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The Supreme Court overturning Roe won’t boost Democrats’ chances in the midterms

In light of the leaked Supreme Court draft opinion indicating that Roe v. Wade is set to be overturned, some Democrats are optimistic that the political landscape will shift in their favor ahead of what most have anticipated will be a red-wave midterm election.

While the Supreme Court’s ruling — if and when it comes — overturning Roe v. Wade would give Democrats a cohesive midterm message after months of uncertainty, it likely will not produce the seismic shift in the political landscape that many party leaders are hoping for.

First and foremost, it is difficult to envision a scenario in which abortion supplants inflation as the top midterm issue. More than nine in 10 Americans say they are concerned, at a minimum, about inflation, and nearly one-half say they are “upset,” per a recent Washington Post-ABC News poll.

Indeed, economic discontent is widespread, and soaring inflation — which is a very politically powerful issue — is driving deep dissatisfaction with President Biden and the Democratic Party among Republicans and independents, and is even causing some Democrats to grow wary of their own party.

Just 28% of Americans — and even fewer independents — approve of President Biden’s handling of inflation, and are almost twice as likely to trust Republicans (50%) rather than Democrats (31%) to handle it.

Given the unlikelihood that inflation fully stabilizes before the midterms, Americans will still be experiencing higher prices for goods, gas, and rent in November, and — absent a shift in circumstances, or in economic rhetoric or policy by the party in power — will vote against Democrats because of it.

But positively for Democrats, most Americans — 69%, according to a January CNN poll — do oppose overturning Roe v. Wade, and it’s clear that Republicans are on the wrong side of the national climate on abortion.

But Americans’ support for abortion is complicated and varied. Polling suggests that while most Americans support abortion rights in the first trimester, support drops off in the second and third trimesters (Roe v. Wade protects abortion up until the third trimester, or until fetal viability).

Further, if and when Roe v. Wade is overturned, changes to abortion access will certainly not be uniform, and the states where abortion access is set to be curtailed severely — and thus, where women will suffer the most — are solidly red states that Democrats are not competitive in, with the exception of Arizona and to a lesser extent Florida.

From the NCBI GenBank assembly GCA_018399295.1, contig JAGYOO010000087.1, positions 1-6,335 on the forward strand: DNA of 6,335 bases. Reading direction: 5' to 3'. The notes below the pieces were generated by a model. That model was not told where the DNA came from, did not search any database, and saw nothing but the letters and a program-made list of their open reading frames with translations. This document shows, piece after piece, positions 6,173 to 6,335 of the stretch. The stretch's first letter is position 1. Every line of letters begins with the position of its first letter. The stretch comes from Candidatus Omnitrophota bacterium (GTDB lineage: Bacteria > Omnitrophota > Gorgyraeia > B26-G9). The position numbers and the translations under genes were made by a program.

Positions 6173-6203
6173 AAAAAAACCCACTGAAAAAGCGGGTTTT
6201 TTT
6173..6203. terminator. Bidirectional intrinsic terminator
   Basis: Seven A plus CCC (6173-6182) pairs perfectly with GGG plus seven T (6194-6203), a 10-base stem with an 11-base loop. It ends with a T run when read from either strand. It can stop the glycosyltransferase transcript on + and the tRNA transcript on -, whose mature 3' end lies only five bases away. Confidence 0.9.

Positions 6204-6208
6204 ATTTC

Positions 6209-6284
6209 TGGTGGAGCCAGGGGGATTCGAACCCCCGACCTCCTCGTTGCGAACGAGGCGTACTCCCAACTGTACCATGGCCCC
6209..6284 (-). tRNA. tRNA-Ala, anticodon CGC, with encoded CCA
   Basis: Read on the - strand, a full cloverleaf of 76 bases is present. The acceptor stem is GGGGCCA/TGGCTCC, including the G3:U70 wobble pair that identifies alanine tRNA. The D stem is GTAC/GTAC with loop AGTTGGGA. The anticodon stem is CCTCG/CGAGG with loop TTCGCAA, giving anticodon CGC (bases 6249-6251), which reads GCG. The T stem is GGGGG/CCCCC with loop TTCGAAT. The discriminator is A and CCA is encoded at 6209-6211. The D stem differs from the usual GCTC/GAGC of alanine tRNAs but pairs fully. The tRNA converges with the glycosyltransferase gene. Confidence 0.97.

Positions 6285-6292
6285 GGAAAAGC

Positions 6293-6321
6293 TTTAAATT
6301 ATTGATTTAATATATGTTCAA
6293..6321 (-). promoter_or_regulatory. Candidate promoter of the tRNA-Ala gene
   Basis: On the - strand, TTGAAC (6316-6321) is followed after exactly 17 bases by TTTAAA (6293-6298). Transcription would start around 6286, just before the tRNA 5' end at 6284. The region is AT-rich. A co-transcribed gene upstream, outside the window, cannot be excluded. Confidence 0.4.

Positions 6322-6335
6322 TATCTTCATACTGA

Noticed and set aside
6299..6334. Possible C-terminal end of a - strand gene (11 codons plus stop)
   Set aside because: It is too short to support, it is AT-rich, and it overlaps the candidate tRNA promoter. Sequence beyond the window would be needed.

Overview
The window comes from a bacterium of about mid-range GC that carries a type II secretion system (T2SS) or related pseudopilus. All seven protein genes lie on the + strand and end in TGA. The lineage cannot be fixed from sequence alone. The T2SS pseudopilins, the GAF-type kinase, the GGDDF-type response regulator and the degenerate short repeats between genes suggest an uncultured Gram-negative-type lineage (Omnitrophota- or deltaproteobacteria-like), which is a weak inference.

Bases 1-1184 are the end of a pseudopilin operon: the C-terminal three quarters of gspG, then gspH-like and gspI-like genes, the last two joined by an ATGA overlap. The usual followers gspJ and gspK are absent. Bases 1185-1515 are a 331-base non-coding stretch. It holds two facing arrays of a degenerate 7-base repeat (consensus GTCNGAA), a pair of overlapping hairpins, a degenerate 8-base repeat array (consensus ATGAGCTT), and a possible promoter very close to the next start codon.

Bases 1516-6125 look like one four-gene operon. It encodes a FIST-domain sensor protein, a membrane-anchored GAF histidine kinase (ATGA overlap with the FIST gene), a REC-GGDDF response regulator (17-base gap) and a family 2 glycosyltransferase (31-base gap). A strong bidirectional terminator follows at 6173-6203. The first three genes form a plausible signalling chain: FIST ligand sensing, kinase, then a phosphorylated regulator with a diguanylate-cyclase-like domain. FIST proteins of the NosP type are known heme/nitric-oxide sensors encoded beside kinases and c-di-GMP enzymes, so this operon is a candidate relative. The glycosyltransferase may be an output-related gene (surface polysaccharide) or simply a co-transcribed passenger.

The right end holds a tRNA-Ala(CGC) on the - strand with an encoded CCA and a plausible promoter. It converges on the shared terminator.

And if the Roe v. Wade decision, as President Biden and Democrats are arguing, is a tipping point that will throw into jeopardy every other decision related to the notion of privacy — i.e., the 1965 decision protecting the use of contraception by married couples — then the full effect of Roe’s repeal will not be truly known or felt until well-after the midterms.

That being said, it is reasonable to speculate that the Supreme Court’s ruling, if and when it comes, could energize the disheartened Democratic base, as well as key groups that have backed Democrats in national races since 2016, though have grown disillusioned with the party – namely, young progressives and suburban women.

Yet, even if some of these voters are galvanized, it is unlikely that it will enable Democrats to overcome Republicans’ massive voter enthusiasm advantage — especially given the adverse national environment Democrats face.

Further, considering that Brett Kavanaugh’s confirmation to the Supreme Court in 2018 actually ended up helping Republicans in the Senate — rather than hurting them, as many Democrats assumed it would — it is not unreasonable to expect that the Supreme Court’s decision could also increase turnout among Republicans.

In addition, there is a real chance that the ruling on Roe v. Wade ends up backfiring on Democrats, even though public opinion vis-à-vis abortion is largely on their side.

The release of the draft opinion has sparked fresh calls among progressives to deploy the nuclear option of ending the Senate filibuster, which they argue would allow Democrats to pass legislation codifying Roe v. Wade as the law of the land with a simple majority vote.

Beyond the filibuster being an important rule that ensures a degree of bipartisanship in the system, Democrats repealing the filibuster — or even floating it — would be the worst political and practical move they could make.

Politically, talk of killing the filibuster shifts the national conversation away from Republicans being anti-choice to Democrats being anti-bipartisanship and anti-institutions, and also helps the GOP further energize its already enthusiastic base.

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